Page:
Even then it was among Protestant descendants of conquerors and colonists that the left-wing movement emerged. Before that, too, if there was any sort of plebeian “leftism” or “radicalism” in Ireland, it was among the Protestants, not the Catholics.
The first real Republicans arrived in Ireland in helmets and steel breastplates, swords in hand — Oliver Cromwell's conquering army in 1649, after they had cut off King Charles's head, to hold it up before an amazed and awestruck crowd in Whitehall.
Their side in the English civil war of the 1640s, that of Parliament against the King, had had sympathisers and collaborating armies in Ireland, where a parallel civil war had been fought at the same time. They came as would-be conquerors, and they prevailed.
In English, Scottish, and world history they were revolutionary and radically progressive. They preached and won the rights of the people - some of them - and of Parliament over the “divine right of kings” and aristocrats and bishops to rule and decree what people would believe. They preached and practised religious freedom and religious tolerance - for all but the Catholic church, which they saw as Americans in the 1950s would see the international “Communist” movement — as a vast organised conspiracy aiming to win power with which they would then suppress all others. But most of the Irish were Catholics.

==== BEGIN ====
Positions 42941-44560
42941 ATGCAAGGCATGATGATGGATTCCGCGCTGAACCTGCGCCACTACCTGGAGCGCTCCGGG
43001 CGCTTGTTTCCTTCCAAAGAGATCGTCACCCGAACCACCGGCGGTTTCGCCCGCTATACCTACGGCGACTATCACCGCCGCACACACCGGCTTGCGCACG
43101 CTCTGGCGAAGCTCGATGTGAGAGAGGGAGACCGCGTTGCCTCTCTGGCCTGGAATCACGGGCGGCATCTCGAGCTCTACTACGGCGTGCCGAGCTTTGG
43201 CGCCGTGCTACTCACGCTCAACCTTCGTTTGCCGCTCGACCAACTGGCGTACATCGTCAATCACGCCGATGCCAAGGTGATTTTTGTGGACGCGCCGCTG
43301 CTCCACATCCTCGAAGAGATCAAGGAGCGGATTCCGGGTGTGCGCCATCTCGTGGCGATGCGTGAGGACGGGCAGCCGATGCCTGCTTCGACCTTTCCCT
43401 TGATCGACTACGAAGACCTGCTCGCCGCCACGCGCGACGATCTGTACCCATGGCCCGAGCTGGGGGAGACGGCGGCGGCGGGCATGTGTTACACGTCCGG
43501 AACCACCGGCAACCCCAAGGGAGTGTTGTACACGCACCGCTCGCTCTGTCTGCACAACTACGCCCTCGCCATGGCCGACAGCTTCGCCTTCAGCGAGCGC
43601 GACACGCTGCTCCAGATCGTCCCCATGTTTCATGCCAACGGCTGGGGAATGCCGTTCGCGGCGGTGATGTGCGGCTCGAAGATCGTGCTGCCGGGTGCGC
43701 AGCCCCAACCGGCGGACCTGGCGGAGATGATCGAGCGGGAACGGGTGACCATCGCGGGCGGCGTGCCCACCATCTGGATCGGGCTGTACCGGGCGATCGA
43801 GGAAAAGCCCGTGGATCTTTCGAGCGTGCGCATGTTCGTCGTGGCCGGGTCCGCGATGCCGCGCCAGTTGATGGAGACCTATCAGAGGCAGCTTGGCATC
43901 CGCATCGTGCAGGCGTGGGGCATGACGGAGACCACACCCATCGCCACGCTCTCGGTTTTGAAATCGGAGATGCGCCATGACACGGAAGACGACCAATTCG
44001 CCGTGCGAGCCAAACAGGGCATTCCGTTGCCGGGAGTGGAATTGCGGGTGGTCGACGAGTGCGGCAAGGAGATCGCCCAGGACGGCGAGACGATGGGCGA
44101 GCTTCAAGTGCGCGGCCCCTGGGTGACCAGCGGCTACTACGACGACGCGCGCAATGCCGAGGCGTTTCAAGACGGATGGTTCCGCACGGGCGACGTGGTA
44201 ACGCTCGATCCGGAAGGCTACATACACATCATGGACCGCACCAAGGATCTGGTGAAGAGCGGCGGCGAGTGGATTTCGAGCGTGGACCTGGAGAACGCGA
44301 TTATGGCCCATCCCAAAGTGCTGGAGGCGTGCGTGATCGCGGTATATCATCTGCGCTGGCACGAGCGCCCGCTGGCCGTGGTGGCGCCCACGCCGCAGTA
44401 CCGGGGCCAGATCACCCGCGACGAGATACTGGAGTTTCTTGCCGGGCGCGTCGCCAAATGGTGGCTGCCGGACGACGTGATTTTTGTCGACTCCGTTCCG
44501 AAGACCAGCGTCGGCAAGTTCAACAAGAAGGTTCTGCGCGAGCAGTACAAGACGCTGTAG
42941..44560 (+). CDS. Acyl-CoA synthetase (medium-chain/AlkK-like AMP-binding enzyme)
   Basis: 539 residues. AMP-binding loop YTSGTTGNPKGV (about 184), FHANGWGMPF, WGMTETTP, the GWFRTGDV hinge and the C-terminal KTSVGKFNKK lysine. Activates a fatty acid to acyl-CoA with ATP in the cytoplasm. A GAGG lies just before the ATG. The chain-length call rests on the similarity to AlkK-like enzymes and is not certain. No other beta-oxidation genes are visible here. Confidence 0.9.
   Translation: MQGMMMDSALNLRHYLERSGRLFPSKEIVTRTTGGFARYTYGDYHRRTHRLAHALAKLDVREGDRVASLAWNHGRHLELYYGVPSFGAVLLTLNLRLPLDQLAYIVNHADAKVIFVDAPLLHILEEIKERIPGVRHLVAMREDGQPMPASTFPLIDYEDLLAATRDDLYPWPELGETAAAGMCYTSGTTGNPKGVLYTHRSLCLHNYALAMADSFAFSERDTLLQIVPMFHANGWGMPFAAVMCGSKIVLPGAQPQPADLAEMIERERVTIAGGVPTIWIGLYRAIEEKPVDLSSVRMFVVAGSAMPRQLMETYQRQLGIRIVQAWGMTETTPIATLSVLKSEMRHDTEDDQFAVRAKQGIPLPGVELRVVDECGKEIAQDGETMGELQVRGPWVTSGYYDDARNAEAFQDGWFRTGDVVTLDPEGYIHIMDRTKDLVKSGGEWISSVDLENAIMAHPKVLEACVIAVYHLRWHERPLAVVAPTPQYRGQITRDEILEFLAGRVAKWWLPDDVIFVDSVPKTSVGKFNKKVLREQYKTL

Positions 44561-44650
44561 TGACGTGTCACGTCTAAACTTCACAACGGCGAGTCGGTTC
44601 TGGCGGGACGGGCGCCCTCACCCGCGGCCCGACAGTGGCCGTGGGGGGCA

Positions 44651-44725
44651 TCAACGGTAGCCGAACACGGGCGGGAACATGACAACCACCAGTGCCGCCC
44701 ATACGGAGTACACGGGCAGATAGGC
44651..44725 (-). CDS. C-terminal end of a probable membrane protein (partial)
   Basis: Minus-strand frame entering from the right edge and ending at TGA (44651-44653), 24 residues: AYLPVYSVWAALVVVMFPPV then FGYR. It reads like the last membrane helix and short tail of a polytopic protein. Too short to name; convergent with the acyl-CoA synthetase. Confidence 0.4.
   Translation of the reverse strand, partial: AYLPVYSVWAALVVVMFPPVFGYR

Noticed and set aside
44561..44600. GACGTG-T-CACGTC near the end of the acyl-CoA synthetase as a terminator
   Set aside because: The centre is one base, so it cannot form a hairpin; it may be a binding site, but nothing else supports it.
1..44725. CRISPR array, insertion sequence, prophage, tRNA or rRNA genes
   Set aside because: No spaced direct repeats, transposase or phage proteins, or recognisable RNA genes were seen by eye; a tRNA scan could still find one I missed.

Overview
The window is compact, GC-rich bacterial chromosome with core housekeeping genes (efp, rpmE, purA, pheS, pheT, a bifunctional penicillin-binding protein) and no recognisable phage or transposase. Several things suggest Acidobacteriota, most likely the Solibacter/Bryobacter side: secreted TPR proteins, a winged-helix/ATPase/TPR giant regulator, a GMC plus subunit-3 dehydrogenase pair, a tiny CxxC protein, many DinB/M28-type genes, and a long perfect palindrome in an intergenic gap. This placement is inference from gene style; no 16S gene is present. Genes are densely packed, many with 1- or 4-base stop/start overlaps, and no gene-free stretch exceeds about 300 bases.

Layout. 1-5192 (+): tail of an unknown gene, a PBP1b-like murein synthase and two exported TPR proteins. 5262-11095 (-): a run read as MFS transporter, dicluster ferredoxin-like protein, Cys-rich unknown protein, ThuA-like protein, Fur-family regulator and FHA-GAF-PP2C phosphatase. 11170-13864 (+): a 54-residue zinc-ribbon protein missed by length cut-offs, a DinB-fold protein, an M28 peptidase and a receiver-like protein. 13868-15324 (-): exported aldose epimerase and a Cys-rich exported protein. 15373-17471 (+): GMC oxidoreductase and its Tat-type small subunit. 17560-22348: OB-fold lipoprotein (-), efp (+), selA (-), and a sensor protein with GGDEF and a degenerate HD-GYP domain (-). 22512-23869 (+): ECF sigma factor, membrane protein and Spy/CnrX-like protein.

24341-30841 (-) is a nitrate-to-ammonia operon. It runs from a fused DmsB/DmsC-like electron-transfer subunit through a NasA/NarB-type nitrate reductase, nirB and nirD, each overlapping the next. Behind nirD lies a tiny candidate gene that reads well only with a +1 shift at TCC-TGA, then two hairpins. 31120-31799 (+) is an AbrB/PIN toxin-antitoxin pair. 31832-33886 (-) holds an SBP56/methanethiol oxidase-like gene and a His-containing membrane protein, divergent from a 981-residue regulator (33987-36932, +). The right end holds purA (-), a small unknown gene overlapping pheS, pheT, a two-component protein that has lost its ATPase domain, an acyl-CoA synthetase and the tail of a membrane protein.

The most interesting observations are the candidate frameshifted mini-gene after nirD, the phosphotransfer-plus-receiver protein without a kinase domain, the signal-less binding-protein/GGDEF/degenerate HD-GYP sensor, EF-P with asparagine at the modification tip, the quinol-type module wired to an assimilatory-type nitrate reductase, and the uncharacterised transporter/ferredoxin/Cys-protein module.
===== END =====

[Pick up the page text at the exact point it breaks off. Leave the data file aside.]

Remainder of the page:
As some of the liberating anti-slavery Unionist armies of Lincoln, after their profoundly progressive victory in the US Civil War — the victory of wage-labour over chattel-slavery — went and became butchers and exterminators of “Indians”, so with Cromwell’s armies in Ireland.